Something similar I've also seen is carrying the idea of an item around with you, to signify that you "know where to look". Like in the real world when you see a screwdriver you don't put it in your pocket because it might come in handy, but you do remember where it was.

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I thought Grim had a fine inventory. It doesn't break immersion. And it really isn't much of a problem for the most part since you never have more than 5-6 items to scroll through. Except for year one... that balloon dude just floods your inventory lol. But I've always wanted a balloon in the shape of Robert Frost. And a cat. And a dingo. And a dead worm!

I would normally say the lack of being able to combine things would make puzzles easier due to less number of possibilities. However, I found Grim Fandango challenging (I replayed it a month ago) so it is more design that decides the difficulty of any puzzle, not the mechanics.

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Personally I love the classic monkey Island scumm interface, the drawback is that it makes the game so much slower. I would like a leaner version of the scumm interface, that combines options like Open + Close, Push + Pull etc. The biggest advantage is that it will appeal to a broader audience while keeping the "classic" interface alive.

Another option could be to give the game a classic (scumm) interface for the professionals and a "light" edition for the newbies and ipad users.

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Something similar I've also seen is carrying the idea of an item around with you, to signify that you "know where to look". Like in the real world when you see a screwdriver you don't put it in your pocket because it might come in handy, but you do remember where it was.

That's pretty much what I was getting at. In addition, that way abstract concepts could be put in your "inventory," like the fact that a character is allergic to cats or something. Open the logic menu, combine "Incredibly Realistic Stuffed Cat" with "Fred's Cat Allergy," watch as Fred runs sneezing from the room.

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I've played a ton of adventure games in my day and one of the most infuriating things for me was when games got the inventory system "wrong". They usually work within the boundaries of the game but if you compare them to other titles I would always find myself wanting a slightly different solution for the problem.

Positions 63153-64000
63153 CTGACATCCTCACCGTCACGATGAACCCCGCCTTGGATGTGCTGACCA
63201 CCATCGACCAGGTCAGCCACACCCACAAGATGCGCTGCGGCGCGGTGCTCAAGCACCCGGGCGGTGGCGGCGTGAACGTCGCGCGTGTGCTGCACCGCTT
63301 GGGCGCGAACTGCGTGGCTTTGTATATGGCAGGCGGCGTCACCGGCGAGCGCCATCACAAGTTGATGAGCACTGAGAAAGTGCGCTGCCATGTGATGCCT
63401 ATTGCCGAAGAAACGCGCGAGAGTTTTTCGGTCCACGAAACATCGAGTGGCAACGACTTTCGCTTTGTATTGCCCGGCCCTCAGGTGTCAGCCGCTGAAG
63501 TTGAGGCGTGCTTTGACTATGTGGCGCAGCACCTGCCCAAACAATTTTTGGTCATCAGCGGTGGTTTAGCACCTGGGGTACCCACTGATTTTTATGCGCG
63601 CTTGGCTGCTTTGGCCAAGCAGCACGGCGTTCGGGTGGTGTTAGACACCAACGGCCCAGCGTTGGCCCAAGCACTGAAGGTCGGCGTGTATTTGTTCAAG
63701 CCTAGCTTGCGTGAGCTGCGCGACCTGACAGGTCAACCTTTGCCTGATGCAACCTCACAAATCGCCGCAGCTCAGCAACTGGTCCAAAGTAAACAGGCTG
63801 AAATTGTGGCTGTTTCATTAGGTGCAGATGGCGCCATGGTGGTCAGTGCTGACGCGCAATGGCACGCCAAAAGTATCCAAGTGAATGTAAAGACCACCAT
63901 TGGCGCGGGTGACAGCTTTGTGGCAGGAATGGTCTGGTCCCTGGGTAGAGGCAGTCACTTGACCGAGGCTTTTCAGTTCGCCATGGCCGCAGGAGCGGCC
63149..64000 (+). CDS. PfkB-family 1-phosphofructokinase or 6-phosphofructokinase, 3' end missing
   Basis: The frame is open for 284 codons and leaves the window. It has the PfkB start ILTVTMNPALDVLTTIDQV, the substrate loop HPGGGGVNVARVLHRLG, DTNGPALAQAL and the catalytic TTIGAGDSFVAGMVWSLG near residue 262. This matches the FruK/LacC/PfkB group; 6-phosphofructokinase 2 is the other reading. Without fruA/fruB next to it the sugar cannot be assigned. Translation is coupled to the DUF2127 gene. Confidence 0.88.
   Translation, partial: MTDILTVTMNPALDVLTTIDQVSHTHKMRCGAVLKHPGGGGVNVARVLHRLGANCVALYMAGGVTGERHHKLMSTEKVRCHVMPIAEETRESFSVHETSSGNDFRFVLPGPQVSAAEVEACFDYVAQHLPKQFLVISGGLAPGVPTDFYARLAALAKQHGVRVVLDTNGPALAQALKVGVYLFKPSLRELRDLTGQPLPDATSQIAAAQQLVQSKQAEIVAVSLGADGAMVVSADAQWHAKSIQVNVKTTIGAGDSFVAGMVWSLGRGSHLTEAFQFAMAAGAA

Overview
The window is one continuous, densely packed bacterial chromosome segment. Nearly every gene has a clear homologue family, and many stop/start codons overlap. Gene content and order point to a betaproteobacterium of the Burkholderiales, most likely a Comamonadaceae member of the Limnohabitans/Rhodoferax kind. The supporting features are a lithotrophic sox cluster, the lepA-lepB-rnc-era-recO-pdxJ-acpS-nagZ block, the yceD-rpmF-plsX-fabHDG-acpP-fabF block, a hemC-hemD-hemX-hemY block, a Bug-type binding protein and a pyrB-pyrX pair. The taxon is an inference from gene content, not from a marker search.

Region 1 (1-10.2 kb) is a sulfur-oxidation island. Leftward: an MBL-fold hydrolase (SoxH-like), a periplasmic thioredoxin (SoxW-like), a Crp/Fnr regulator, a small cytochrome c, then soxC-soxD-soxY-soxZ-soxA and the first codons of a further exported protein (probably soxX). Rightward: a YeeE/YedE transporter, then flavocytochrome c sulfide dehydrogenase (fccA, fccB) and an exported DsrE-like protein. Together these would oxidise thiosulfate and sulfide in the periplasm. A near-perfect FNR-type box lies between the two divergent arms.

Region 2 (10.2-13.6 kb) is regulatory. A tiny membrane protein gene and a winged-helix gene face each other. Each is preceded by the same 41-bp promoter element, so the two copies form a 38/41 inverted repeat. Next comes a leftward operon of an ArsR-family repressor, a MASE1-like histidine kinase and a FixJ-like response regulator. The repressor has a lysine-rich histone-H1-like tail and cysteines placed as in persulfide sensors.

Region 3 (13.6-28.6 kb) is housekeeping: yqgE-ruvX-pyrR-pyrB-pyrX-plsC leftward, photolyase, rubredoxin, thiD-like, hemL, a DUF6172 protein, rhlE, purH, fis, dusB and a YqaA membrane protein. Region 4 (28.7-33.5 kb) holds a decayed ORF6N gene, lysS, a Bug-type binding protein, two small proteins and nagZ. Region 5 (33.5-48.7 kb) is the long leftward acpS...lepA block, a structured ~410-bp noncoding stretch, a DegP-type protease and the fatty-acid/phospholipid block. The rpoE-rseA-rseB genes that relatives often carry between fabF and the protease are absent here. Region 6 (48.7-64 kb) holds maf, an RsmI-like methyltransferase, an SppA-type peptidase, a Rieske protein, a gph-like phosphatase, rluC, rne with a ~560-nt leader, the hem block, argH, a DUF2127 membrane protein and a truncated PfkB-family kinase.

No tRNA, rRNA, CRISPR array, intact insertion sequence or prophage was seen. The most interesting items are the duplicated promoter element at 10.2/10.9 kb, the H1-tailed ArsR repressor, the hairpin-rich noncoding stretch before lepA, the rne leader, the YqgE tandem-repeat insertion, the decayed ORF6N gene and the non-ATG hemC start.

Some bad examples:

Machinarium/Broken Sword - "ribbon" type inventory at the top/bottom of the screen is not very convenient to look at or navigate with a lot of items

Grim Fandango - Navigating through your items one at a time is tedious

Tales of Monkey Island - Combining Items by having a "horadric cube" type of interface felt incredibly clunky

Good examples:

Monkey Island 3 - Large inventory with big icons, you could combine items freely and explore combinations by simply experimenting with short easy clicks

Monkey Island 1+2 Special Edition - Nice big icons, easy to navigate and combine items

Discworld 1+2 - Resizable inventory "window" that you could have open all the time on top of your game screen

My ideal inventory system would have a dedicated stylized "window" (Like Discworld 1+2) that I can overlay on the game screen that I can freely resize. Items should be free to move around so I can group them into quest/puzzle related stacks. It should be bound to a user specified key like "Tab" so I can pop in and out of the inventory quickly. Combining Items would be as easy as to click on an object to "pick it up" and then click on another item to try combining it. Don't make me place two object in a dedicated "combine" area because that just takes up soo much time to try a lot of different objects. There should be interactive object puzzles within the inventory screen like the melting grog cups from Monkey 1.

What do you guys think?

Totally agree with that.

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Apart from of course the classic Scumm Inventory I really like the Inventory they had in Deponia.

You use the scroll wheel on your mouse and it comes down. That's pretty nice to use ingame, compared to for Tales of Monkey Island for example where you always had to go to the right side of the screen...

Came here to mention Deponia too. Using the scroll wheel to access the inventory seemed very convenient to me.

I also agree with several users here that I don't like totally overburdened inventories. I don't mind several red herrings in the inventory at all, they belong to the genre, but it can get ridiculous (see Black Mirror 2/3).

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I also prefer the scumm interface, for the sole reason that it's better than what has been popping up since. That doesn't mean it could be modernized but it keeps getting "improved" by removing functionality.

An interface should not solve puzzles for the player, (Telltale is guilty of this), just give me a bunch of items and keep the verbs from scumm and I'd be happy.